‘My replacement. Since you won’t help, I’ve taken matters into my own hands. She’s been right under our noses all along.’ She rubbed her hands together with a shiver of anticipation. ‘Come on, humor me.’
Still holding her in a disapproving gaze, he took the envelope as though he half expected it to be booby trapped. He opened the clasp then slid the contents from inside and gave it a glance. ‘Wait a minute. This is a file on Dee Henning. You can’t be serious. You want a head hunter to take over running half of Pneuma Inc?’
‘Don’t be such a snob, Ellis. It’s not like she’ll be taking over tomorrow. I’ll be here to train her up to suit your persnickety standards.’
‘Then why not promote Tally Barnes? I don’t see what you have against her. She always seems fine to me.’ He nodded to the top file in the stack Dee had brought in. ‘She already works for Pneuma Inc, and she’s a lot more qualified. You could train her up.’
‘Oh she’s already convinced she’s a shoo-in. Hell she’s already planning to redecorate my office. Wouldn’t be too surprised if she has plans for you too. Don’t give me that snooty smirk. She’s a trouble-maker, Ellis. Oh she’s great at ass-kissing, and that’s why Tally Barnes always seems fine to you. I don’t like her and I don’t trust her. You know I’m a good judge of character. Trust me on this; she’s not right for my job no matter what her resume says.’
‘Suit yourself.’ He returned his attention to Dee Henning’s details. ‘How did you get this information anyway?’ The file was too thick for a simple resume, and some of the pages looked like hand-written notes photocopied. Others were odd sizes, some were written on post-it notes, and the whole packaged smacked of Beverly’s scheming.
‘Portland’s a small city.’ Suddenly she seemed particularly interested in the leaves of a thriving Christmas cactus sitting on the edge of her desk.
‘I’m friends with Irv McDowell, okay? At least I think we’re still friends.’ The look of driven-snow innocence gave way to something just slightly this side of devious.
‘You’ve been head-hunting from the head head hunter? Dee Henning’s Jasper and McDowell’s star recruiter. Surely Irv didn’t give you this willingly.’
Beverly ignored the question and nodded at the photo he now held in his hand.
‘She’s exactly what you need on all counts. Though it’s true she’s only a few years out of grad school, what impresses me is her accomplishments during that time. She reminds me of you back in the early days – young, hungry, dedicated… And pretty. Don’t give me that look, Ellis, you’d blush if you heard some of the juicy conversations about you I overhear in the ladies’ room.’
He pretended to ignore the photo. ‘Your delusions aside, it doesn’t matter — that she’s good looking, I mean.’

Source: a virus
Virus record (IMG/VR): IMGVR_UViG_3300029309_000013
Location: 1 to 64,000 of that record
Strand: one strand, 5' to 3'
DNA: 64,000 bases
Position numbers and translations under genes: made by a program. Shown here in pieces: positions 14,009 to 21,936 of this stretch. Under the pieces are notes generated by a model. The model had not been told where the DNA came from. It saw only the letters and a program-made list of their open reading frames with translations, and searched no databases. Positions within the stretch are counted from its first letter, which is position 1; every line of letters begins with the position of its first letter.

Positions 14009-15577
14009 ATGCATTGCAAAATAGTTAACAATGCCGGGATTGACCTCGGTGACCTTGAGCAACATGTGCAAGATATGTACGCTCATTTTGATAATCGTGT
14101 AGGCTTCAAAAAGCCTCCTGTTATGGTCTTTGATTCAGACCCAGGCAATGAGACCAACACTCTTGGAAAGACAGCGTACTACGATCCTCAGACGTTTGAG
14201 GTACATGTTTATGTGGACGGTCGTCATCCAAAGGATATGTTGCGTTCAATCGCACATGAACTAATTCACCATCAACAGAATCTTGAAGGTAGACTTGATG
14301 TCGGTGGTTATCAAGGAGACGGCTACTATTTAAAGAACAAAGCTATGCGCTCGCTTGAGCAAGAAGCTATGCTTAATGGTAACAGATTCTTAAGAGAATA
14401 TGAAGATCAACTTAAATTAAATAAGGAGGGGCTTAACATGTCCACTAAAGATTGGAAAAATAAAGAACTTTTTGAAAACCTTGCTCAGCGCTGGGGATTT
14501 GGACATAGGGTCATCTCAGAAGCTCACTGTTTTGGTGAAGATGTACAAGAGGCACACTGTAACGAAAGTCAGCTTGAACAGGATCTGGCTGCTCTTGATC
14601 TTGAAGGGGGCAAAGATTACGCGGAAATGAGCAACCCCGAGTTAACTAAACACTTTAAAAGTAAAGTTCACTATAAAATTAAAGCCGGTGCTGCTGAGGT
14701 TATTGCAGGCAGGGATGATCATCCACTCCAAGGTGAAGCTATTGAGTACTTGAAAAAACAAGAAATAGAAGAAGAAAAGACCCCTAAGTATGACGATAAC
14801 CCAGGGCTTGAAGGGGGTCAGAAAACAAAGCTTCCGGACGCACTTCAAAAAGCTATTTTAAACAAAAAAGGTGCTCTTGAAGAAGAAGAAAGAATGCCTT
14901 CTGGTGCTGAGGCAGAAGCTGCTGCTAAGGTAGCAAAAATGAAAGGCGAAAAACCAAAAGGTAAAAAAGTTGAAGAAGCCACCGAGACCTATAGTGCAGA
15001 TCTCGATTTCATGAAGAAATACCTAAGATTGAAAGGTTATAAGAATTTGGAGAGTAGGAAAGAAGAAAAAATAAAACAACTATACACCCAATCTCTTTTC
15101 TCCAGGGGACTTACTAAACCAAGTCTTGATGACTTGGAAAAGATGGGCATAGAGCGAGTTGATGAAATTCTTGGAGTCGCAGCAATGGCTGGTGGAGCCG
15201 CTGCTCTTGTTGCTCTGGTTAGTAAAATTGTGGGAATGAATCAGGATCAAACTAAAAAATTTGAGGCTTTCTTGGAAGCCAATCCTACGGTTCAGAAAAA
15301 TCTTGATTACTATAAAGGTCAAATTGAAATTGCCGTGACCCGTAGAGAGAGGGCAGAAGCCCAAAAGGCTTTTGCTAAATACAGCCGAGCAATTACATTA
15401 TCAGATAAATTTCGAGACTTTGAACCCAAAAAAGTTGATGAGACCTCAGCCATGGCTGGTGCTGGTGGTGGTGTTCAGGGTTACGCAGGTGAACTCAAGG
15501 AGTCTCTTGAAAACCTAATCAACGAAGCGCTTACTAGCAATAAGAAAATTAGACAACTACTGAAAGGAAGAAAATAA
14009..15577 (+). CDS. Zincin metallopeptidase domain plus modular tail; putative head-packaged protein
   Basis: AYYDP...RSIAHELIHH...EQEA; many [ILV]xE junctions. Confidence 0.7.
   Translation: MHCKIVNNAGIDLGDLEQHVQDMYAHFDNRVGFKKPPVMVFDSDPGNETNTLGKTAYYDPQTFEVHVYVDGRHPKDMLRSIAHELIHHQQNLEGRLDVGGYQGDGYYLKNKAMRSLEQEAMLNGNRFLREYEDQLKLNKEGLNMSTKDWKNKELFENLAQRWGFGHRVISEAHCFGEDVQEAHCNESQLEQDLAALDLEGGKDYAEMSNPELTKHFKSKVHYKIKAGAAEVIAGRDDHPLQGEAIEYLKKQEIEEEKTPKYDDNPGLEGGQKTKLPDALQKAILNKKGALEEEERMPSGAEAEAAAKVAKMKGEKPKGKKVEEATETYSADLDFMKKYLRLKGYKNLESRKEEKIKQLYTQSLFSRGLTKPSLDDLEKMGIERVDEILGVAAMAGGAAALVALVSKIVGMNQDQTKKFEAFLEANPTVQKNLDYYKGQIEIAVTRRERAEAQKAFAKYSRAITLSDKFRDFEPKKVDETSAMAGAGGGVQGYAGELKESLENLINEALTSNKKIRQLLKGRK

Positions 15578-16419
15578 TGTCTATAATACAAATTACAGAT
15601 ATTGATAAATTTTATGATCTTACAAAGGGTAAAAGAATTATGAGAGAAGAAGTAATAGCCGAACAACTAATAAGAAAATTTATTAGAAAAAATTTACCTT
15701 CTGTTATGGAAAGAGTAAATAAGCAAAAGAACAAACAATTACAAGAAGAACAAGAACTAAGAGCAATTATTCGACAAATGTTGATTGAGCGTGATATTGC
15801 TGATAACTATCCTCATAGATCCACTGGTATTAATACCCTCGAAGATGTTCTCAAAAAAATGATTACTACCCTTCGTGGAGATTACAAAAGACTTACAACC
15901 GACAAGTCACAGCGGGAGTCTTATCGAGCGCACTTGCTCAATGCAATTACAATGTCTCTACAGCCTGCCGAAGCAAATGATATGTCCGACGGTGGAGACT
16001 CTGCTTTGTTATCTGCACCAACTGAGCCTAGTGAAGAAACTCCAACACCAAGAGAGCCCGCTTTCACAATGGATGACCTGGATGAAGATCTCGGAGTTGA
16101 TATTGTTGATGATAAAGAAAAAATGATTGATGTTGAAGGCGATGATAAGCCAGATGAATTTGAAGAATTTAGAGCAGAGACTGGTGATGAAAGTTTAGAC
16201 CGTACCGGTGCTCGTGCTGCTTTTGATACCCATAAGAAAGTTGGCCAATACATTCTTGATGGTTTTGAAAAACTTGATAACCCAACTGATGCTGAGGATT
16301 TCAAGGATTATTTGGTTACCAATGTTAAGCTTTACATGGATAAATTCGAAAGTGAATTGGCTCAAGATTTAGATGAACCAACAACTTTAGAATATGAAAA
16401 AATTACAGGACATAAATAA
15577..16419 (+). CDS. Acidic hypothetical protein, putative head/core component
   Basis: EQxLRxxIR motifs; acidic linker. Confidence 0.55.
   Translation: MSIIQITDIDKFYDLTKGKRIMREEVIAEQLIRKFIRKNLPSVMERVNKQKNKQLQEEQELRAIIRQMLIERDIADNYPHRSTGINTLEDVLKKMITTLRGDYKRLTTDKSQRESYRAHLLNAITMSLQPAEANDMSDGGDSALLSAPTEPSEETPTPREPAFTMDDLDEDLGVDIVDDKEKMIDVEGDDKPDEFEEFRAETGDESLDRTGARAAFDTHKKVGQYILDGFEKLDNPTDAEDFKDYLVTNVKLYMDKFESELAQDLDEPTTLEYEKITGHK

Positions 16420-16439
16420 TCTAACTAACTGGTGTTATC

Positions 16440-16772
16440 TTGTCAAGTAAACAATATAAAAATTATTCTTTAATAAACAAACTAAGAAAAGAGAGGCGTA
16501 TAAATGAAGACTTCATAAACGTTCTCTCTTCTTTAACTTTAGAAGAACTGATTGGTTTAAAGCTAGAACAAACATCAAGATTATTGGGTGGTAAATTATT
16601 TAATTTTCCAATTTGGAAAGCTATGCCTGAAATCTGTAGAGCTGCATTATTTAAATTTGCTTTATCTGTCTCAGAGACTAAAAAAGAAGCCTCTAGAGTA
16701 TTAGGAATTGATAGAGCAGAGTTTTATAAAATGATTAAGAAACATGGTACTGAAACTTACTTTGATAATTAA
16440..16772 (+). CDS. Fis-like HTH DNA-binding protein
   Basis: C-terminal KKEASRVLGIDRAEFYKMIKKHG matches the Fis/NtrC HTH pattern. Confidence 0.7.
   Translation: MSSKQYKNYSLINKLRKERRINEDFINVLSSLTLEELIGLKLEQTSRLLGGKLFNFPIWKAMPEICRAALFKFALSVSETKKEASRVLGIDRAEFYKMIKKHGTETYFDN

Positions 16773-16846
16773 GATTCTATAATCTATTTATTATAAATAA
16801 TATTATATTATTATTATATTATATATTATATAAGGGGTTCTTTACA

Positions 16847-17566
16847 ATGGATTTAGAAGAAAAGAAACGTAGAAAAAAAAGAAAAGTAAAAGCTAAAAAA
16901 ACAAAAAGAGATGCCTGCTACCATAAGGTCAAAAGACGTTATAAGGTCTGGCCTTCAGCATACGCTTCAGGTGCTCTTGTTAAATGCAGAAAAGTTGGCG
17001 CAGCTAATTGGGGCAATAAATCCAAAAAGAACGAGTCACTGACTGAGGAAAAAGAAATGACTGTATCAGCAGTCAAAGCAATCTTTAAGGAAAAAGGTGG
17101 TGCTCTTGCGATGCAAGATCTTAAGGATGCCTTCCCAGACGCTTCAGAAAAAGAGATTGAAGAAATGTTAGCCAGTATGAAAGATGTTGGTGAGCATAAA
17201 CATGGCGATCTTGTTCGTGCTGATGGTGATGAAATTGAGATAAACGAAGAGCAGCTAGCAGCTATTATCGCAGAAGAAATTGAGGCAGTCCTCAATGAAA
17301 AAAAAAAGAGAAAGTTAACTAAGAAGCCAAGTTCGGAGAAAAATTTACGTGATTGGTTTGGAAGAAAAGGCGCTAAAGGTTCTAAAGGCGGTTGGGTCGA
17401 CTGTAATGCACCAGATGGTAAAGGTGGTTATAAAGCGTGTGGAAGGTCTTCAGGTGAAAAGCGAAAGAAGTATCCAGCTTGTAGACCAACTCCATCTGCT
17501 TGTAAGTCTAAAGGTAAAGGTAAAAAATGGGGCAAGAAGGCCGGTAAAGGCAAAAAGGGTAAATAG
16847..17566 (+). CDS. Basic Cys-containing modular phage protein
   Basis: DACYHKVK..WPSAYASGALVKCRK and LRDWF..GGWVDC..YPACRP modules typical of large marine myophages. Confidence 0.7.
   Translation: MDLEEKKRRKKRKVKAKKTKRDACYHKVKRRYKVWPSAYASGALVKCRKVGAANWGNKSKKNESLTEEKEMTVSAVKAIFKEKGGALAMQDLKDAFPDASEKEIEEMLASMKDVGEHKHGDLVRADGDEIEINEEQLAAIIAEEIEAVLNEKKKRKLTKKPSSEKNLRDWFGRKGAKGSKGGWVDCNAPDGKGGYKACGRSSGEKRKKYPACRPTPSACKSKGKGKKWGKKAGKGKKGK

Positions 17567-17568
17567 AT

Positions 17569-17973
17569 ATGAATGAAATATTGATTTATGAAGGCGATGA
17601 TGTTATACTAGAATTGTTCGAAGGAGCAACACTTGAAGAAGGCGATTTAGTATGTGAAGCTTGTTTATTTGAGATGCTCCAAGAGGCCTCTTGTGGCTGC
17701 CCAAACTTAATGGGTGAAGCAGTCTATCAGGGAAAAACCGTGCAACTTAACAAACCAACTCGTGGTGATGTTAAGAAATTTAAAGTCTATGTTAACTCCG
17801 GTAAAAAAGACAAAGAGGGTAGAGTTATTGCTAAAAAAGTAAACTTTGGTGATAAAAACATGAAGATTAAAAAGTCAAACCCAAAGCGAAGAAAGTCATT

‘And that’s why you’re drooling over the photo? I may be old, Ellis, but there’s nothing wrong with my eyesight.’
He put the picture of Dee aside and flipped through the file. ‘What all do you have in here anyway?’ He read out loud from the photocopied pages. ‘Classically trained, voice and piano? Oh, that’ll come in really handy here at Pneuma Inc. In fact, I was just thinking of requiring it for all new employees.’
‘Stop being an asshole. It’s just background information, just stuff that’s good to know.’
A hand-written note stated that both of Dee’s parents were musicians. Her father had sung in the chorus for the Paris Opera. Her mother was a soprano, who went to Paris on some summer program, and nine months later Dee came along. Ellis suddenly felt like a voyeur. ‘This is none of our business.’ He tried to shove the file back at Beverly, but she refused it.
‘Oh for chrissake, Ellis, there’s nothing in there I haven’t already wheedled out of the girl over coffee or drinks. Don’t be such a wuss.’
‘I’m sure she didn’t give you the copy of her finances over coffee and drinks.’
‘Oh that. Just tells us that we can’t appeal to her with money alone.’
‘Clearly she doesn’t need it,’ he said. He was surprised to find someone so young had such a good portfolio. She obviously knew how to make money work for her. She wasn’t exactly rich, but give her a few more years, and she would be.
‘My point exactly. Musicians tend to be poor, and I think our Dee has taken it upon herself not to follow in her parents’ footsteps.’
‘If the need ever actually arises for me to interview her, what makes you think she’s even interested in working for me? She’s got a growing career with Jasper and McDowell, and as you said, she’s making very good money.’
Beverly frowned. ‘Jasper and McDowell is a means to an end. Surely you don’t expect someone with her talent to settle in there permanently, do you? It’s the experience of working here with you that’ll appeal to her. She’s a perfectionist, never does anything half-assed. She’s always striving to be the best. She’s driven, just like you are. Remember that when you interview her.’
He shuffled pages. ‘What did you have to do to get this stuff, tie Irv to a chair and beat him with a tire iron?’
‘It’s amazing what a man will tell you over a couple of drinks.’
‘You got him drunk.’
‘It wasn’t that hard. He never could hold his booze. I can’t believe I didn’t figure it out sooner. She’s perfect for my job.’
Ellis looked down at the resume. ‘She’s not perfect for your job, Beverly. She’s too young, too inexperienced, and this is not even her area of expertise.’
‘The woman’s a head hunter, Ellis. She has to be competent in lots of areas. Besides, we’ve always been risk-takers at Pneuma Inc, and those risks have always paid off. I’ll train her myself, and you’ll see, within a few months she’ll be able to run this place on her own.’
‘An opportunity she’ll never get because you’ll never retire.’
‘Forget about my retirement, Ellis. It’s time. You know it is. We need someone in training for when the inevitable happens.’
He gave up pretending to ignore the photo, which was definitely the nicest thing he’d looked at all day. Short, dark hair framed blue eyes, a straight Roman nose, and a full-lipped smile that suggested competence, with a touch of mischief. So this was what Dee Henning looked like. He’d often wondered.
‘Hire her, Ellis. It’s not just that I’m retiring, but I’m old. Hell I could drop dead anytime, then what?’
‘Oh for chrissakes, Beverly, we both know you’re too damned ornery to die. You’ll outlive me. But I tell you what, if and when you do drop dead, I’ll hire her. Hell, when you drop dead, I’ll give her your job on a silver platter and train her myself, I promise. Now can we get back to running the business here?’